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Did your nursing program cover 12 lead EKG?

Nurses   (6,100 Views 29 Comments)
by 2011NursingStudent 2011NursingStudent (Member)

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I am wondering whether to take this class on the side, or if it is something typically covered in nursing programs (ADN).

Thanks

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ChristineAdrianaRN has 7 years experience as a BSN, RN and specializes in Pediatric and Adult OR.

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Nope. I learned how to do one when I was a patient care tech at a hospital during school. It was the tech's responsibility to do it at that particular hospital. In my current job, EKG technicians do it during the day and respiratory therapy does it at night. And then when the print out comes, it already has the interpretation written out. RNs or techs don't do them at all at my hospital. There's really not much to learn. There is a picture you follow typically on the machine and someone could show you in one go if you're curious. Interpreting the EKG is something you learn in school (and they retrained me in an online course after I was hired). I don't think taking an extra class would be worth it.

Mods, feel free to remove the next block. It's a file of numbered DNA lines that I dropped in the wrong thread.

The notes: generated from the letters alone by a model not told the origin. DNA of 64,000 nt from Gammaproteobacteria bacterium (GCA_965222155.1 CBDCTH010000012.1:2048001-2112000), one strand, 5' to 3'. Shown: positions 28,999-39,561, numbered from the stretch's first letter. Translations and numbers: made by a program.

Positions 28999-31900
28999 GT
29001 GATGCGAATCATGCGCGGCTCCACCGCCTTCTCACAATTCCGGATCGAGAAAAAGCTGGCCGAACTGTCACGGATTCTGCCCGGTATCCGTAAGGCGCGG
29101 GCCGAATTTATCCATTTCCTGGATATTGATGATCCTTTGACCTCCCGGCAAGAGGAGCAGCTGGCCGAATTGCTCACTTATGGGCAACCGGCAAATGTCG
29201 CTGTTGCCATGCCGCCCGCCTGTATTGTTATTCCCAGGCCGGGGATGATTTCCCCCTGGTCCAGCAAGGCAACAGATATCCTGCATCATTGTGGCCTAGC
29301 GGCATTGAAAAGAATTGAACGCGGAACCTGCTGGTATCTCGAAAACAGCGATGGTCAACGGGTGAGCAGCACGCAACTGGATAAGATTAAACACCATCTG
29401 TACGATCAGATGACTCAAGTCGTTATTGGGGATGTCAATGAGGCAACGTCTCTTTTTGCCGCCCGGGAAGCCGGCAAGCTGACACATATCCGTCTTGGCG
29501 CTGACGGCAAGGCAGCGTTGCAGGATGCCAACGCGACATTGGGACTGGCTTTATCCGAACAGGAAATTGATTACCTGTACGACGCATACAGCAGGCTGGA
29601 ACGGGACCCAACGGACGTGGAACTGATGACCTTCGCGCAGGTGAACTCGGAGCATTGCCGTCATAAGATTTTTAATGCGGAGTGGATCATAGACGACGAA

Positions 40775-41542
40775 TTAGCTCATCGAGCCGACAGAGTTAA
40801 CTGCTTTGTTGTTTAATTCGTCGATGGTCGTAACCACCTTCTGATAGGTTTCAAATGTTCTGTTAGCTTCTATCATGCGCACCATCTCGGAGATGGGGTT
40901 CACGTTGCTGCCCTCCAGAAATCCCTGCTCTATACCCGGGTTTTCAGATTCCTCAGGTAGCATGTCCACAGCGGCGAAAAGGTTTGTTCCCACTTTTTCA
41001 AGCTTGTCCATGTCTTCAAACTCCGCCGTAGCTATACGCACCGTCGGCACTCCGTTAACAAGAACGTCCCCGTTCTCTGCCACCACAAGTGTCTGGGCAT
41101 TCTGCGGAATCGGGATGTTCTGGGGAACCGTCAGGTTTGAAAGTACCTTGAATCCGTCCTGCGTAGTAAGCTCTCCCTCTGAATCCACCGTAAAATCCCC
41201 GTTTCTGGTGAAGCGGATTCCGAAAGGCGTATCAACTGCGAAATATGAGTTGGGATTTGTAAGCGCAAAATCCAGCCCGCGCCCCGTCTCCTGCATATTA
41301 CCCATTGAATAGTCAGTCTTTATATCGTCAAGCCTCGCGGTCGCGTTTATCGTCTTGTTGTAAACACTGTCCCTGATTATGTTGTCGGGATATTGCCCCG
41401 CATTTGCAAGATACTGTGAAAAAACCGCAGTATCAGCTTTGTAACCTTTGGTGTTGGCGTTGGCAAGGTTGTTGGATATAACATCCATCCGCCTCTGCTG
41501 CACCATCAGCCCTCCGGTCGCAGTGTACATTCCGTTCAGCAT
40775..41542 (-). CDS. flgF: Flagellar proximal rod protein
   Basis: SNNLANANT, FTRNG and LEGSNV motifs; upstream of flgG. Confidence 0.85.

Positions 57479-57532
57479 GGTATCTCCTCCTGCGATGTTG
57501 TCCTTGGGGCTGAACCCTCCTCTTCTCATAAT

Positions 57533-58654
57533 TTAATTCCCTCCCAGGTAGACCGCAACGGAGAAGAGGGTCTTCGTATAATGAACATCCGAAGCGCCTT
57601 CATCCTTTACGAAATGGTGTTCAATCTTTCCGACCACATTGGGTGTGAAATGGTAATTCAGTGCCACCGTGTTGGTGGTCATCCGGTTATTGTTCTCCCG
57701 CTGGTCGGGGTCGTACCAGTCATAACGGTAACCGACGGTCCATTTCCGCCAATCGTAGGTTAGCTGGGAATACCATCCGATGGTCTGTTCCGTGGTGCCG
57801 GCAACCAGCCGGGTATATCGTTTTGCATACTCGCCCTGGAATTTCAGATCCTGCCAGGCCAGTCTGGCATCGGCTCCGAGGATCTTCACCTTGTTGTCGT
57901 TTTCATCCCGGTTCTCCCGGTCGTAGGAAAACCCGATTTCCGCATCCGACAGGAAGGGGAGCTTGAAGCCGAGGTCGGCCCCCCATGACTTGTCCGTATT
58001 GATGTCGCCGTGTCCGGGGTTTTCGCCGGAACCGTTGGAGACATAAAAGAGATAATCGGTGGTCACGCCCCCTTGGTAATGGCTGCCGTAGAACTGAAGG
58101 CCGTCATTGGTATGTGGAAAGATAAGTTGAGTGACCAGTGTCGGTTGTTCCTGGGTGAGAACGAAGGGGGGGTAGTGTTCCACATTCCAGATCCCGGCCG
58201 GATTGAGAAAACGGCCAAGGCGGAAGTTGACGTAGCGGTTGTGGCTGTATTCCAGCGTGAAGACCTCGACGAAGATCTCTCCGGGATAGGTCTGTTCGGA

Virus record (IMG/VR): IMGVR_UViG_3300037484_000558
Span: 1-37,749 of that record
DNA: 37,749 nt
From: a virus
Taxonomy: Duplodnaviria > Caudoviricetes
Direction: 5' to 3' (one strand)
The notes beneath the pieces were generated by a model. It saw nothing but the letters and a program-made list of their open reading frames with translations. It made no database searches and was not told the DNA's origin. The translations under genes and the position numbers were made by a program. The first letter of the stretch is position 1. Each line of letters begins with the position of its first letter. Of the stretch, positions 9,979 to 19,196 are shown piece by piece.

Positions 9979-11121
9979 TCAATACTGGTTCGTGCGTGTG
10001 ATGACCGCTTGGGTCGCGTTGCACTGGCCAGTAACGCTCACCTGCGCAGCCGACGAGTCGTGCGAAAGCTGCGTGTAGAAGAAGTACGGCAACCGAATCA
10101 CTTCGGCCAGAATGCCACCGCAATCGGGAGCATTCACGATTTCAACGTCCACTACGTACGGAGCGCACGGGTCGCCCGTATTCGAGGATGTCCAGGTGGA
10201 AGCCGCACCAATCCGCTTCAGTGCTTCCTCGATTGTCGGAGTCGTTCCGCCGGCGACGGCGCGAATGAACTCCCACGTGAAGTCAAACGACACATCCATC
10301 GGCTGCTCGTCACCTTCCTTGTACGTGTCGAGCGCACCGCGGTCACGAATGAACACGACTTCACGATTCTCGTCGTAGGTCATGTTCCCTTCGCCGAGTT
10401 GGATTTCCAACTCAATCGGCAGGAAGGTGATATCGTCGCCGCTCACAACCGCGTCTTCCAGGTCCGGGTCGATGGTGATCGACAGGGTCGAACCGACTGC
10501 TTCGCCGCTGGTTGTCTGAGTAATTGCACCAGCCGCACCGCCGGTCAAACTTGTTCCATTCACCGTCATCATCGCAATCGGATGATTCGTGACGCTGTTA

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5,823 Visitors; 346 Posts

Thanks. It's a $700 class, so I wanted to be sure. I am currently looking for a Telemetry tech/pct/cna job, so it might help me get my foot in the door I suppose, and I was hoping to work in Telemetry or ICU when I graduate as an RN.

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ChristineAdrianaRN has 7 years experience as a BSN, RN and specializes in Pediatric and Adult OR.

1 Article; 7,988 Visitors; 168 Posts